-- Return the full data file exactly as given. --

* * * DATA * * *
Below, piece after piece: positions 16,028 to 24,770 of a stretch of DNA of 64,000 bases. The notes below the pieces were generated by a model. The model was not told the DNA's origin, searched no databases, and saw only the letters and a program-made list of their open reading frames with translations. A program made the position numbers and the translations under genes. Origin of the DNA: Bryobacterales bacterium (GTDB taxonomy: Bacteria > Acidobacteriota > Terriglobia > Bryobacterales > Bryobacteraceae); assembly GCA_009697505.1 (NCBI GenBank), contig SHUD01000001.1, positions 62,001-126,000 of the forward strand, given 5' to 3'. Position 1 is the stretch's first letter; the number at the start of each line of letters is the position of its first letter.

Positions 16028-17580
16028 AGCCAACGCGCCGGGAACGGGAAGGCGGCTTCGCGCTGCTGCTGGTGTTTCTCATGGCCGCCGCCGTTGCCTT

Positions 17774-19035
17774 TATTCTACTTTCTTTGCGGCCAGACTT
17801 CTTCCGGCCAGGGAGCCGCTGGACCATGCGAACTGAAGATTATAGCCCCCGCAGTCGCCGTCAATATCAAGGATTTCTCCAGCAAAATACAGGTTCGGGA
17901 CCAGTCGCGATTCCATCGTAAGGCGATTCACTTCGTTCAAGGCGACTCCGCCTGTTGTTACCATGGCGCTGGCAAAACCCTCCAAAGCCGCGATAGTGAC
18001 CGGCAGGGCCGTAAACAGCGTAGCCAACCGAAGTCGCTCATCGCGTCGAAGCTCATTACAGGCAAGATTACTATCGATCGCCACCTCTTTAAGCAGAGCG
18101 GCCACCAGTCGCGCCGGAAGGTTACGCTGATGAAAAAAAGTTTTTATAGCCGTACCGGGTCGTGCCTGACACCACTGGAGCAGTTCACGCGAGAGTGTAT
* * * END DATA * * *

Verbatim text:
Below, piece after piece: positions 16,028 to 24,770 of a stretch of DNA of 64,000 bases. The notes below the pieces were generated by a model. The model was not told the DNA's origin, searched no databases, and saw only the letters and a program-made list of their open reading frames with translations. A program made the position numbers and the translations under genes. Origin of the DNA: Bryobacterales bacterium (GTDB taxonomy: Bacteria > Acidobacteriota > Terriglobia > Bryobacterales > Bryobacteraceae); assembly GCA_009697505.1 (NCBI GenBank), contig SHUD01000001.1, positions 62,001-126,000 of the forward strand, given 5' to 3'. Position 1 is the stretch's first letter; the number at the start of each line of letters is the position of its first letter.

Positions 16028-17580
16028 AGCCAACGCGCCGGGAACGGGAAGGCGGCTTCGCGCTGCTGCTGGTGTTTCTCATGGCCGCCGCCGTTGCCTT

Positions 17774-19035
17774 TATTCTACTTTCTTTGCGGCCAGACTT
17801 CTTCCGGCCAGGGAGCCGCTGGACCATGCGAACTGAAGATTATAGCCCCCGCAGTCGCCGTCAATATCAAGGATTTCTCCAGCAAAATACAGGTTCGGGA
17901 CCAGTCGCGATTCCATCGTAAGGCGATTCACTTCGTTCAAGGCGACTCCGCCTGTTGTTACCATGGCGCTGGCAAAACCCTCCAAAGCCGCGATAGTGAC
18001 CGGCAGGGCCGTAAACAGCGTAGCCAACCGAAGTCGCTCATCGCGTCGAAGCTCATTACAGGCAAGATTACTATCGATCGCCACCTCTTTAAGCAGAGCG
18101 GCCACCAGTCGCGCCGGAAGGTTACGCTGATGAAAAAAAGTTTTTATAGCCGTACCGGGTCGTGCCTGACACCACTGGAGCAGTTCACGCGAGAGTGTAT